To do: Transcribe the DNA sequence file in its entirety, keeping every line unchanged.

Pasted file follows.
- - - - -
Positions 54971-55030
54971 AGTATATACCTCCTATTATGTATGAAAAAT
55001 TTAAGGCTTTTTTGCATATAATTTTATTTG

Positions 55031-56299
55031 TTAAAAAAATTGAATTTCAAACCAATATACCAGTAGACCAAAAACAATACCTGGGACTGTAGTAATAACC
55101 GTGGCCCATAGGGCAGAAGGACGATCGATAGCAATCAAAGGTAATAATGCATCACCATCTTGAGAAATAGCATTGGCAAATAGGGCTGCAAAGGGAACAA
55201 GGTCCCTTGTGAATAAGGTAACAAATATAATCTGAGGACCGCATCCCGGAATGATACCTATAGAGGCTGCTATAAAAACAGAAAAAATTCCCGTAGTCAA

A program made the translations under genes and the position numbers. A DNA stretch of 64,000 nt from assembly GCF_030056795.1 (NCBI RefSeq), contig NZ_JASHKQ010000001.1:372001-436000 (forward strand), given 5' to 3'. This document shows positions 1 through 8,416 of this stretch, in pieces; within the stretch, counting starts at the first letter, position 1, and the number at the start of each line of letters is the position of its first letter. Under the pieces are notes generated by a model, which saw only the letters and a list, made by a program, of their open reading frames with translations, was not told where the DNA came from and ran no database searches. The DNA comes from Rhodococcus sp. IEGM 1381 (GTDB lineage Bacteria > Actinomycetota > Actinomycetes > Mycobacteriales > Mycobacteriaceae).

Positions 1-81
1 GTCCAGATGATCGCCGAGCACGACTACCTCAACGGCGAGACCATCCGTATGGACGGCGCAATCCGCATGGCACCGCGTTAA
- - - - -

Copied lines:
Positions 54971-55030
54971 AGTATATACCTCCTATTATGTATGAAAAAT
55001 TTAAGGCTTTTTTGCATATAATTTTATTTG

Positions 55031-56299
55031 TTAAAAAAATTGAATTTCAAACCAATATACCAGTAGACCAAAAACAATACCTGGGACTGTAGTAATAACC
55101 GTGGCCCATAGGGCAGAAGGACGATCGATAGCAATCAAAGGTAATAATGCATCACCATCTTGAGAAATAGCATTGGCAAATAGGGCTGCAAAGGGAACAA
55201 GGTCCCTTGTGAATAAGGTAACAAATATAATCTGAGGACCGCATCCCGGAATGATACCTATAGAGGCTGCTATAAAAACAGAAAAAATTCCCGTAGTCAA

A program made the translations under genes and the position numbers. A DNA stretch of 64,000 nt from assembly GCF_030056795.1 (NCBI RefSeq), contig NZ_JASHKQ010000001.1:372001-436000 (forward strand), given 5' to 3'. This document shows positions 1 through 8,416 of this stretch, in pieces; within the stretch, counting starts at the first letter, position 1, and the number at the start of each line of letters is the position of its first letter. Under the pieces are notes generated by a model, which saw only the letters and a list, made by a program, of their open reading frames with translations, was not told where the DNA came from and ran no database searches. The DNA comes from Rhodococcus sp. IEGM 1381 (GTDB lineage Bacteria > Actinomycetota > Actinomycetes > Mycobacteriales > Mycobacteriaceae).

Positions 1-81
1 GTCCAGATGATCGCCGAGCACGACTACCTCAACGGCGAGACCATCCGTATGGACGGCGCAATCCGCATGGCACCGCGTTAA